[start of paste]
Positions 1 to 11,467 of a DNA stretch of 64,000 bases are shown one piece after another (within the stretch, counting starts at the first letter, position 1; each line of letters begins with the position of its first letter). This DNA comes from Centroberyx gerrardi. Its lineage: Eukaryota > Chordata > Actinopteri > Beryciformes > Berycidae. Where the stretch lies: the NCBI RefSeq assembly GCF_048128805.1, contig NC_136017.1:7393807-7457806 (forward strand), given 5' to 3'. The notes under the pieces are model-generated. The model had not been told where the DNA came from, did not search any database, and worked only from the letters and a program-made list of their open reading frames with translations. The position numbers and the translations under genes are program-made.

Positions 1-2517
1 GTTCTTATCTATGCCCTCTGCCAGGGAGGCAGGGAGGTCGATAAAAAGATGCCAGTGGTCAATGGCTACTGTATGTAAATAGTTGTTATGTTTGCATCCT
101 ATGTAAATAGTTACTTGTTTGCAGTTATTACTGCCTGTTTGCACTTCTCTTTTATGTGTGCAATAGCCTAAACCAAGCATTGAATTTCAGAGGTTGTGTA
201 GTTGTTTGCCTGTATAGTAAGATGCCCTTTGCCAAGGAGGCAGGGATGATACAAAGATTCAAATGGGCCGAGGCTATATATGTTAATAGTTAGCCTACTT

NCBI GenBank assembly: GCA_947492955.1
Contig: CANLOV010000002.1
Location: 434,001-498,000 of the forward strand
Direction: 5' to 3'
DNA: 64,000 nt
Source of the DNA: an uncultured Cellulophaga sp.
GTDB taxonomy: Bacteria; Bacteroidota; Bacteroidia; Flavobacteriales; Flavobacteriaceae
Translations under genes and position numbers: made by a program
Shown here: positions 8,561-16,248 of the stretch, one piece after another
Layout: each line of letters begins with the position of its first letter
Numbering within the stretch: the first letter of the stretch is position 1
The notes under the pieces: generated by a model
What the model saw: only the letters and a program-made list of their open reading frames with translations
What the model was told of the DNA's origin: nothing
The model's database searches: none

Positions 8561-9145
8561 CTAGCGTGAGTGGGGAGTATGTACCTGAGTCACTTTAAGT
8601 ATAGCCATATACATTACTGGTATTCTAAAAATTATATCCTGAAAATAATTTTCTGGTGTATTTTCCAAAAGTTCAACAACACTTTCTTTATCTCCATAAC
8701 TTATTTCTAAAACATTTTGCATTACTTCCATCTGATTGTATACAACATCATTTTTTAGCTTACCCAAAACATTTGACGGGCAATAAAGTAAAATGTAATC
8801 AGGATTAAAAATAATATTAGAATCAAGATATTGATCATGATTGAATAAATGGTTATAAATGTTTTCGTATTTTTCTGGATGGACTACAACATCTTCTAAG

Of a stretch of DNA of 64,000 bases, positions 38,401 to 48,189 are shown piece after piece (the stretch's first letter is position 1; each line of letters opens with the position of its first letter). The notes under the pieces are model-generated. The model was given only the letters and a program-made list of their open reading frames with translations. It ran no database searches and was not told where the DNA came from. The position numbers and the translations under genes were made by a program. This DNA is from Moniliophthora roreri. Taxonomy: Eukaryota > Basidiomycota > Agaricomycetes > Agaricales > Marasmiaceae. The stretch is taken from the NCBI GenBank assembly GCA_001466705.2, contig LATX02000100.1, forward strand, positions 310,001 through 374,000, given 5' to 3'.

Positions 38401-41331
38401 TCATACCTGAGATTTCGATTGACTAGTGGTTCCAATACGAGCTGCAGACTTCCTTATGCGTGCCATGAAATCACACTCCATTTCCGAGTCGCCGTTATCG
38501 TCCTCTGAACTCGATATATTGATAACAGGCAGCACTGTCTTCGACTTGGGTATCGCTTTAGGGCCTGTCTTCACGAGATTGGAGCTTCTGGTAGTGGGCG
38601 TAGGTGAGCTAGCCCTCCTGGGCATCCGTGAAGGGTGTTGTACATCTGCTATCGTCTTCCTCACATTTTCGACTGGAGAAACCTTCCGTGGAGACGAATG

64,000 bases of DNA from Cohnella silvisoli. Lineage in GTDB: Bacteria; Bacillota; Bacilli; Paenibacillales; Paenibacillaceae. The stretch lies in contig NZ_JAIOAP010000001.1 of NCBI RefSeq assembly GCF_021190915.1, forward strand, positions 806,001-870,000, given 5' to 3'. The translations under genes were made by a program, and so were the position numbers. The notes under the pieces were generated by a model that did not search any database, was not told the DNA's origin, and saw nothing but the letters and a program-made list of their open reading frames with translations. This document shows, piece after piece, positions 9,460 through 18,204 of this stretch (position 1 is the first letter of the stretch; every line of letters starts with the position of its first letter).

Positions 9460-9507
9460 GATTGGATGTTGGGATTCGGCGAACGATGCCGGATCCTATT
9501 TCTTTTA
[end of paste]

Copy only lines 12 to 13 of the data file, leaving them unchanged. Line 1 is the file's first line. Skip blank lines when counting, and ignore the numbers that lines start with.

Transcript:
GTDB taxonomy: Bacteria; Bacteroidota; Bacteroidia; Flavobacteriales; Flavobacteriaceae
Translations under genes and position numbers: made by a program